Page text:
A seductive and evocative debut that opens the doors on life as a Chinese courtesan in the Peach Blossom Pavilion…Behind the doors of the pavilion, a world of sensuality and intrigue awaits…
Falsely accused of murder, Xiang Xiang’s father is executed, and her mother forced into a Buddhist nunnery. Xiang Xiang, alone and friendless at thirteen years old, is tricked into entering the Peach Blossom Pavilion, where she is given the name Bao Lan – Precious Orchid. There she is trained in the fine arts of womanhood, studying music, literature, painting, and more importantly, the art of seduction and pleasuring men; and becomes one of China’s most successful courtesans.
However, Precious Orchid is determined to avenge her parents and sets out on a journey that includes passion, adventure, danger, fame, and finally, her chance to achieve the justice she has sought so long.
An enchanting tale of opulence and desire, perfect for fans of Anchee Min and Memoirs of a Geisha.
~Synopsis on Goodreads
I have a copy of Memoirs of a Geisha that I have been carrying around for years to read, but never read it. So I am lost as far as the comparison of this book to Geisha is concerned. I was just hooked by this lovely cover.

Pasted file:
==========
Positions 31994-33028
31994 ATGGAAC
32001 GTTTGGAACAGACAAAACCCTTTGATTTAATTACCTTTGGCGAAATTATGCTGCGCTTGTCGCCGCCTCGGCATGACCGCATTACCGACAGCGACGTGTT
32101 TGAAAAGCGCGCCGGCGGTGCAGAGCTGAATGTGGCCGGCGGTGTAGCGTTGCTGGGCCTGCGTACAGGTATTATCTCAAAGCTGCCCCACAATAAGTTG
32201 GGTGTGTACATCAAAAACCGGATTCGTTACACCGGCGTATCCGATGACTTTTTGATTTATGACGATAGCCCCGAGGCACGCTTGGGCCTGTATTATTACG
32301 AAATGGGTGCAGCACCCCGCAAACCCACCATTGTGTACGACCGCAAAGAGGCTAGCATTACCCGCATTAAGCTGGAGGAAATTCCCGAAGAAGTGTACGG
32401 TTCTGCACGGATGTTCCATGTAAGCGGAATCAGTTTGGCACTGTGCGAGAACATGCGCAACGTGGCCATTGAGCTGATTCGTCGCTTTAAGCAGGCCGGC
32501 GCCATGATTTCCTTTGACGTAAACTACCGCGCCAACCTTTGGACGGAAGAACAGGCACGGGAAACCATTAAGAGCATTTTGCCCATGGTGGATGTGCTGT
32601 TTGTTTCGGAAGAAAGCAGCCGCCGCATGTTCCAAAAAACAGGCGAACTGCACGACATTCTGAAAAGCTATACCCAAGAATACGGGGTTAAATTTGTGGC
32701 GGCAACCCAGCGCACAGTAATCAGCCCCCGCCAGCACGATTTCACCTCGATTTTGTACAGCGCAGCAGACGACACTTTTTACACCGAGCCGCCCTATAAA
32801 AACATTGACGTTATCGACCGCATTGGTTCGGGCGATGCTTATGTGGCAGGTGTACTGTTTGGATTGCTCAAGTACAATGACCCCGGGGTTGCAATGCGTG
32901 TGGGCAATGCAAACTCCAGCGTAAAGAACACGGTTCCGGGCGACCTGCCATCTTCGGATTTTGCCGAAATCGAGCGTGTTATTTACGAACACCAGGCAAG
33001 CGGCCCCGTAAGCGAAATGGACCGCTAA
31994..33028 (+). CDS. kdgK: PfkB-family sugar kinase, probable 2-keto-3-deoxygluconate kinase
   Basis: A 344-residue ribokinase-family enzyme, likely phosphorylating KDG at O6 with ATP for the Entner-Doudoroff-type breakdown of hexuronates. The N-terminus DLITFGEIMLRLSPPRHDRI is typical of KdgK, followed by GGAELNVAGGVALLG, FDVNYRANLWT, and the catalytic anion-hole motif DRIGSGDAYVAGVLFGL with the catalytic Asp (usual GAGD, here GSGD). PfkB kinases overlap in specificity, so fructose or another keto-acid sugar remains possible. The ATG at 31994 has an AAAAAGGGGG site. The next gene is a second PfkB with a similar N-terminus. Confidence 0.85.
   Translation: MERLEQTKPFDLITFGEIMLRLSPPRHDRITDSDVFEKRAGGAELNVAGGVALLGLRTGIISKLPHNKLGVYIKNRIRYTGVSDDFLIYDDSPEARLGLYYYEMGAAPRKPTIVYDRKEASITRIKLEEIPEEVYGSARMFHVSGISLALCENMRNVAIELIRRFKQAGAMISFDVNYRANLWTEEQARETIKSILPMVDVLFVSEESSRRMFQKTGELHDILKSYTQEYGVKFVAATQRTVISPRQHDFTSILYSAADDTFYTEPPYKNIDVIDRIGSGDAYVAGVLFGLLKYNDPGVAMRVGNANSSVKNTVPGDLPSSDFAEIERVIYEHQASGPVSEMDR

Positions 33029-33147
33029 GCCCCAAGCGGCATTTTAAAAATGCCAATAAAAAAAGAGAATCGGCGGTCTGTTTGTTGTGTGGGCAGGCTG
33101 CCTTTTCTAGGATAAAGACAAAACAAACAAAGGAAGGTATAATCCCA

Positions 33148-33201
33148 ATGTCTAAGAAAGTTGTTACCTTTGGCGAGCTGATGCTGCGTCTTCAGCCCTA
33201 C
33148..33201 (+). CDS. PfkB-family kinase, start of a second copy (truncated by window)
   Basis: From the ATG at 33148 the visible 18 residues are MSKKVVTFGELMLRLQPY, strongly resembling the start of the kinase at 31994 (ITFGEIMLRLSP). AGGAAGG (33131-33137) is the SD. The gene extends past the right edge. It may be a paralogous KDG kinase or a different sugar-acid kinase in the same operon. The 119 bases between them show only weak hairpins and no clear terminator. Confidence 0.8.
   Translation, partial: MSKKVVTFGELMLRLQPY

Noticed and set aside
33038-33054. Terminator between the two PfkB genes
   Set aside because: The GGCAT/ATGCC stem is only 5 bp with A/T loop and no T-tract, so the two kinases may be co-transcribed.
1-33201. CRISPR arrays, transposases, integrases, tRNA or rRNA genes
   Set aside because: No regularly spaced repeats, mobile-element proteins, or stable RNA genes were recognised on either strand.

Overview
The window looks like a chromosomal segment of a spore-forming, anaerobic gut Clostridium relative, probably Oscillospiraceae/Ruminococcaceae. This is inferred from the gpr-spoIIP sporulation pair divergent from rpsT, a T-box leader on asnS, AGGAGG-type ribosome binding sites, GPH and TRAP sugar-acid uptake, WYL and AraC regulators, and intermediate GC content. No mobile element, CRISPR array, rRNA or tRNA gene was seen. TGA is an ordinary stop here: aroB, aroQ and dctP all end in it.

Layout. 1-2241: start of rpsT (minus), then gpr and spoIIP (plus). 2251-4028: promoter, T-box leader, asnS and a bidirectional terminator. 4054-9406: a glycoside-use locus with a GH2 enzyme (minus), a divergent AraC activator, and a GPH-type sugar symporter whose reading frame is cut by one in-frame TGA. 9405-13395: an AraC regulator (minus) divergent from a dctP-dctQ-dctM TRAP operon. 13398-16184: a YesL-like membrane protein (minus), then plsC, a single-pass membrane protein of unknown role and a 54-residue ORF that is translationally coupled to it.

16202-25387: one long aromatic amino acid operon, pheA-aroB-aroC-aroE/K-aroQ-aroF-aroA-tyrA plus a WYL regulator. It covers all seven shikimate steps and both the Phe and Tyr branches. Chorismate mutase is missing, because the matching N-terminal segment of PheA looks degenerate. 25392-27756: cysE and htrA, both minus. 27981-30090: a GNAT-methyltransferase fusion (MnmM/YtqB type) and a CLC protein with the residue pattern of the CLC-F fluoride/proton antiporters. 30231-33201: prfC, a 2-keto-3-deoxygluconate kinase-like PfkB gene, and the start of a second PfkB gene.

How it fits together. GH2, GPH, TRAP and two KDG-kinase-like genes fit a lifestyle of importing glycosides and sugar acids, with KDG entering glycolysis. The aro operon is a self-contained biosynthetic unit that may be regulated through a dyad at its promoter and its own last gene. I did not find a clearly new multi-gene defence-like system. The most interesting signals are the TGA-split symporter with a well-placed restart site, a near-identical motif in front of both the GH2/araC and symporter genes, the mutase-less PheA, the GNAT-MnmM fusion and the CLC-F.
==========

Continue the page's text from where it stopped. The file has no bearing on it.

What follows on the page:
Peach Blossom Pavilion is a story as narrated by a 90+ year old Xiang Xiang to her grand daughter in her 20s. Both currently live in US and Xiang Xiang is telling about her life as a prostitute before she left China years ago.
Considering that the story is related to a brothel, I was not surprised by the adult words used in the book. I believe there is no other way around if you are narrating prostitution techniques as taught to a 13 year old. So there are some considerable amount of adult language used in this book, but I did not find them out of place.
I enjoyed reading this book end to end though there were some parts which could have been certainly avoided. Probably the element of lesbian love was a little out of the way and was slightly repulsive since I am not used to that genre. But overall it did not tempt me to abandon the book. I just had to read it and know what happened to Xiang Xiang.
This is not a perfect read, but I liked it for the story surrounding Chinese prostitution, Buddhist monk life and overall Chinese life style years ago.
Published February 27th 2014 by Avon
Note: I received a digital galley of this book from the publisher through netgalley in return for my honest review.
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